Globally, hydropower tops the list of widely adopted renewables, but it’s difficult to harness on a city scale. From giant generators to monolithic dams, the infrastructure doesn’t really fit rooftop solar’s “compact and distributed” model. And though free-flow and tidal projects exist, they don’t necessarily mesh with a dense municipal grid.
Portland, Oregon (being Portland, Oregon) wants to change that.
A new system, unveiled in January, generates electricity inside a stretch of city pipeline. Right now its footprint is small, running under an eastern quadrant of the city, but it will produce around 1,000 megawatt hours every year — enough to power 150 homes. Only the second of its kind (Riverside, California, installed a smaller version in 2012), the infrastructure comes from a partnership between the Portland Water Bureau and local startup Lucid Energy.
“It’s not an entirely new idea — hydroelectricity is well known,” says Gregg Semler, CEO of Lucid Energy. But the new infrastructure piggybacks on technology common to West Coast municipalities to create something unique.
In many gravity-fed systems, Semler explains, utilities pump water uphill into reservoirs and then send it rushing downhill to the showers and kitchen sinks below. As the water accelerates, a series of valves constricts flow to make sure the deluge doesn’t blow off your shower head when it hits.
“We put a turbine in front of that water, the turbine spins a generator and that converts flowing water to electricity,” he says. Turbines can be placed upstream of valves, but they also help constrict flow.
The technology sounds simple enough — more advanced, certainly, than a creek-side mill grinding flour, but based on the same water-spinning principals. So why is Portland only the second city to embrace it?
The obvious answer would be cost, but according to a Portland Water Bureau spokesperson, the new system won’t raise rates. That’s because Harbourton Alternative Energy, a subsidiary of Harbourton Enterprises, financed its installation. As the project generates an expected $2 million worth of electricity over the next 20 years (sold to Portland General Electric), the system’s investor and the water bureau will share the returns. After 20 years, the water bureau will have the option of owning the system and any energy it produces.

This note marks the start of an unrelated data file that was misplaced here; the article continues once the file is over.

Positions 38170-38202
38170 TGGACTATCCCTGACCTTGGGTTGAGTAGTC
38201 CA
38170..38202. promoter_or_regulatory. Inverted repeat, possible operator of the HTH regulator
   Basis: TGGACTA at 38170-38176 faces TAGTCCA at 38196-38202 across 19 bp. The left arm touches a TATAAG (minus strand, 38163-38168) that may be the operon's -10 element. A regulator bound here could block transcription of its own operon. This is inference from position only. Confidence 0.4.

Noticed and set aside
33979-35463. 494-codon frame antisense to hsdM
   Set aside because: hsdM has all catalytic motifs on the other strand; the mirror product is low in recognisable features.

According to Semler, what’s holding back widespread implementation is much more obvious. For one, many cities rely on old pipes to deliver their water. According to the EPA, nearly half the country’s large-scale systems are more 40 years old, while some date back more than a century. When automobiles were just beginning to roll off assembly lines, in-pipe hydrotechnology didn’t exist.
And Semler says the new system is exactly that — a system. Between turbines, generators, control systems and converters, digging up pipes to install all those individual puzzle pieces would be a headache, likely to earn a resounding no at first pitch. For Lucid Energy, Semler says, the turning point came through a partnership with Northwest Pipe, which agreed to install the generation infrastructure inside its steel tubes. Now, instead of all those disparate pieces, cities just need to replace their pipes.
In Portland, Lucid Energy, the Portland Development Commission and city officials signed an agreement in 2011, when then-Mayor Sam Adams praised it as another step for Portland’s status as a “living laboratory for green innovation and advanced manufacturing.”
A spokesperson for the Portland Water Bureau declined an interview request, stating that Lucid was handling all media for the project. However, she did answer several factual questions and provided a statement from the agency, courtesy of Administrator David Shaff:
“The Lucid Pipe system provides a way for the Water Bureau to contribute to generating electricity for our community in a clean, low-cost and renewable way.”
According to Semler, the company is in talks with cities in California, Arizona and Colorado, but no contracts outside Portland and Riverside have been finalized yet. The startup is looking for two things that keep their sights on the West Coast (for now): gravity-fed systems and progressive energy and water policies. In many Midwestern municipalities, massive pumps push water across vast, flat terrains, so Lucid Energy’s gravity-fed technology wouldn’t work. But some East Coast towns and cities could be likely candidates.
But the country’s pipes are aging (leaking enough to drown Manhattan and Chicago every year), and he sees potential replacement efforts as an opportunity to sub in the new pipes.
“We believe that, if we can survive long enough, we’ll be a part of rebuilding America’s water infrastructure,” he says.
The Works is made possible with the support of the Surdna Foundation.
Rachel Dovey is an award-winning freelance writer and former USC Annenberg fellow living at the northern tip of California’s Bay Area. She writes about infrastructure, water and climate change and has been published by Bust, Wired, Paste, SF Weekly, the East Bay Express and the North Bay Bohemian